Early childhood researchers, including Myrtle B. McGraw, Nicholai Bernstein and James and Eleanor Gibson, debate the factors related to infant motor development, but most behavioral scientists agree that environmental, cultural and social factors play an important role in learning both large and small physical movements. Parents help children develop and feel confident in using these important physical abilities by training babies and offering encouragement when children move in special ways.
Children develop motor skills for large motions including walking, grouped into the gross movement category, and smaller actions such as eye movement, classified as fine motor skills. Motor skills develop from birth as infants learn first to move head and arms and then combine movements to roll over in bed and learn to walk. Movement depends on a number of factors, in addition to physical strength and coordination, including balance control, brain development and the motivation to move, according to researchers Karen E. Adolph, Idell Weise and Ludovic Marin of New York University.
Environmental factors influencing motor skills development include the amount of space available to practice gross motor movements and the availability of objects for use. Children with hand-held tools, including eating utensils and toys, learn the required movement to use these items. Babies also learn to crawl in environments that encourage moving along the floor. Children in homes with a number of large animals or uneven flooring surfaces learn to creep along the furniture, rather than crawl along the floor. The American Optometric Association links the ability to crawl to the development of eye coordination.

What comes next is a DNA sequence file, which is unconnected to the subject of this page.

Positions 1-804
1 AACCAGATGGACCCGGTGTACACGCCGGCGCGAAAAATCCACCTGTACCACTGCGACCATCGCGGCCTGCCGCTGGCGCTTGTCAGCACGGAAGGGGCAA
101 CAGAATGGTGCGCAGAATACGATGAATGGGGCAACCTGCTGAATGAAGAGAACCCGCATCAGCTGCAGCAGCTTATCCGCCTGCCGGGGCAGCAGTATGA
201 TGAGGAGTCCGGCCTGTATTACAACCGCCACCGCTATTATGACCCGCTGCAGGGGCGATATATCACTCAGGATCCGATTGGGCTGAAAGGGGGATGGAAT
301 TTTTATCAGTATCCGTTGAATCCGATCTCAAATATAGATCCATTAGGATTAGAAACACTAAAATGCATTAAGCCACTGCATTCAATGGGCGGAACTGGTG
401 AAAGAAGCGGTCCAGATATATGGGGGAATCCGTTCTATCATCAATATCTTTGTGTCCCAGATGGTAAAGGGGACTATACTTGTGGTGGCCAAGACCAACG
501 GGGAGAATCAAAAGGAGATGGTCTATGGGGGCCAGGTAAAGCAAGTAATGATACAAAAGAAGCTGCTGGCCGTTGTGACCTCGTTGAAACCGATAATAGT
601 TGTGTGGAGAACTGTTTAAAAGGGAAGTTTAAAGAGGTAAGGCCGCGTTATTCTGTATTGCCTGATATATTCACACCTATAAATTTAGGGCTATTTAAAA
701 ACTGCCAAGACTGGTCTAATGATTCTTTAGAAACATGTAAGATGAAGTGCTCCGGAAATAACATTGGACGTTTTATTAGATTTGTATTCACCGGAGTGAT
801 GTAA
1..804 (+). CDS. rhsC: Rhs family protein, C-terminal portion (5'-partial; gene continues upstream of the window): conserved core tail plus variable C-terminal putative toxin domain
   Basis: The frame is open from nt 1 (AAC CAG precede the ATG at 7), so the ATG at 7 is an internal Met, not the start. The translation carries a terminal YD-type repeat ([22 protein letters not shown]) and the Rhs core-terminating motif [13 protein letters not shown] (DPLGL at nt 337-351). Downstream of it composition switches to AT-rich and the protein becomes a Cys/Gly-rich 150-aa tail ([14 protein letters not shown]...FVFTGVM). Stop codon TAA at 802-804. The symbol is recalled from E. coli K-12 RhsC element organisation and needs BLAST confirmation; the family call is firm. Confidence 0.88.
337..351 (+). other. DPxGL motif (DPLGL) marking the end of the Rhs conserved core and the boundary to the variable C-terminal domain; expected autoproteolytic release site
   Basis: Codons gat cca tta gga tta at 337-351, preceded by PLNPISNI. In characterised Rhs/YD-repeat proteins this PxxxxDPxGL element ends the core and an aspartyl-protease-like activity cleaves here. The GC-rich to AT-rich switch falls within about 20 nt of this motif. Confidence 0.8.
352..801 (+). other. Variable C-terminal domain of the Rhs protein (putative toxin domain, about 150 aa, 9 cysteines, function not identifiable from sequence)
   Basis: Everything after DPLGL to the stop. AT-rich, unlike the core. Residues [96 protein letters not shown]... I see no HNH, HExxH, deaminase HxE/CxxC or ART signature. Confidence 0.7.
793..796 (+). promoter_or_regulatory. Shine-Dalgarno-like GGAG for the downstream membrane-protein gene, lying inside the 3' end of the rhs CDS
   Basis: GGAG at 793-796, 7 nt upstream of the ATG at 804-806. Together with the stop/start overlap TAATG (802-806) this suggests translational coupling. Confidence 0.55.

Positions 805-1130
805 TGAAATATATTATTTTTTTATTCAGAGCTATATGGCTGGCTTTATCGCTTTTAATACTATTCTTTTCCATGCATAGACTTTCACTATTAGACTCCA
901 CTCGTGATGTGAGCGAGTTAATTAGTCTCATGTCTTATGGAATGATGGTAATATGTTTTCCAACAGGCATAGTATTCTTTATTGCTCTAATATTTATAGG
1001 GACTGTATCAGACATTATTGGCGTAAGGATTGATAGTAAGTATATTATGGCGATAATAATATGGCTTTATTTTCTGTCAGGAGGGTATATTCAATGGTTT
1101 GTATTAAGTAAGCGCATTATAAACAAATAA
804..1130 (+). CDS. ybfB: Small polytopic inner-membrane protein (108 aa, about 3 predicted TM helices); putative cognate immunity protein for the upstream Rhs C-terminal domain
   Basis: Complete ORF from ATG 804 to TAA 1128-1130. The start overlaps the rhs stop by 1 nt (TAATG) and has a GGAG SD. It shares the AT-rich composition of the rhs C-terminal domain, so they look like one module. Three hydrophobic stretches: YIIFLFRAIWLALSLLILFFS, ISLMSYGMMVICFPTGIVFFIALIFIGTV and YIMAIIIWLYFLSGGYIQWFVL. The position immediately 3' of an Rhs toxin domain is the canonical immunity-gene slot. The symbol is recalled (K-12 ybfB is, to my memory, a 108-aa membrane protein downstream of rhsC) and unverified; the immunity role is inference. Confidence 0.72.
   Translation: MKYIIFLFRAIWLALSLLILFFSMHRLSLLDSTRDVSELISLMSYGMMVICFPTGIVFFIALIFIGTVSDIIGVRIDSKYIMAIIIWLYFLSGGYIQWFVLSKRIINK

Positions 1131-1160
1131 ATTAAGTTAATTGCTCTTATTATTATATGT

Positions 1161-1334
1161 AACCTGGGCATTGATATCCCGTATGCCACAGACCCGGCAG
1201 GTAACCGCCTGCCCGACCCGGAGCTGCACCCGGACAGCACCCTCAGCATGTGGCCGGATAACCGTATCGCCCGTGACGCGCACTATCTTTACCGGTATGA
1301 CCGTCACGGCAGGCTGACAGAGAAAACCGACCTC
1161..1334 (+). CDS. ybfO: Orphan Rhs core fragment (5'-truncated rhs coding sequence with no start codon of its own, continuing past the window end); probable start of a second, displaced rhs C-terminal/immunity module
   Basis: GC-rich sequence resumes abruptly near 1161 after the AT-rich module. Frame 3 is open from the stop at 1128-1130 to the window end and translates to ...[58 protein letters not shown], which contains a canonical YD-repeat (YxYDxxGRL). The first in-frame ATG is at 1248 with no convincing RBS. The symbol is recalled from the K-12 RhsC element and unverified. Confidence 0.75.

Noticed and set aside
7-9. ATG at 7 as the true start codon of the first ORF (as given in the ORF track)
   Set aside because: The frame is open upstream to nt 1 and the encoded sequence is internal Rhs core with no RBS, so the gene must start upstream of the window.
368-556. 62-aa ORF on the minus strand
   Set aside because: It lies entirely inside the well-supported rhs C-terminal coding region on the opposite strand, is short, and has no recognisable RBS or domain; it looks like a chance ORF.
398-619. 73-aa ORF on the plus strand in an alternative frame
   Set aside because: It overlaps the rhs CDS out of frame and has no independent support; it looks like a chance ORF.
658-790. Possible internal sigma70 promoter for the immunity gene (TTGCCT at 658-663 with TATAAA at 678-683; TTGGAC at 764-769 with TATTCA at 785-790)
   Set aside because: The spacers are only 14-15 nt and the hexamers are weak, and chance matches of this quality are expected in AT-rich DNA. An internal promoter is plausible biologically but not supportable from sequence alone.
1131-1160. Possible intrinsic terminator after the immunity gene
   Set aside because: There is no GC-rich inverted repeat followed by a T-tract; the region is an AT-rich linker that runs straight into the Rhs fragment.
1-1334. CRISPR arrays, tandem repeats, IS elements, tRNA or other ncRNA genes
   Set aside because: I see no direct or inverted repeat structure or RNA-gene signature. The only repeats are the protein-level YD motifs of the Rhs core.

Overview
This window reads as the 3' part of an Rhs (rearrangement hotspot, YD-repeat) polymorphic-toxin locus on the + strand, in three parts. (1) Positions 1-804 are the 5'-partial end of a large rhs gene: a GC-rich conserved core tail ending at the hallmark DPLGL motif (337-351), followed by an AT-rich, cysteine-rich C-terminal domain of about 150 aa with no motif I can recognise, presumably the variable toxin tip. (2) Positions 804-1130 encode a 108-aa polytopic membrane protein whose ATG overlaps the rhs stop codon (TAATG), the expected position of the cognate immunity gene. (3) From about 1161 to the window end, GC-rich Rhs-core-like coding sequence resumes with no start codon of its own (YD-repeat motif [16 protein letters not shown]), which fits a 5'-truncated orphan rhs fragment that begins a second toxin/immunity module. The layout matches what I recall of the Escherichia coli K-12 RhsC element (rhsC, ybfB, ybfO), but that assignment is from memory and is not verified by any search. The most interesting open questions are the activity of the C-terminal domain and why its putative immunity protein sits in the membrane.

Children learn motor skills by starting with stiff and uncoordinated actions that transform into fluid and smooth movements through practice and repetition, and society helps parents and caretakers set movement benchmarks. Adults encourage and motivate children to perfect movements to meet family ideals. Schools also influence movement by setting standards for teachers and daycare workers. These performance achievement guidelines affect childhood development, and federal and state core standards outline benchmarks for different ages and grade levels. Teachers and parents create movement expectations for children based on these standards and guidelines.
Anthropologists and sociologists beginning in the 1930s, including Margaret Mead and Gordon Macgregor, conducted some of the earliest studies of motor development in different cultures. These studies, according to the researchers from New York University, reveal that culture itself plays only a minor role in developing motor skills. Some cultures value special motor skills and parents and society encourage children to develop these by allowing children to practice the motor skills, but when researchers studied children from the same culture living in the United States, the accelerated development disappeared. Motivation and opportunities for practice are key for motor skill development.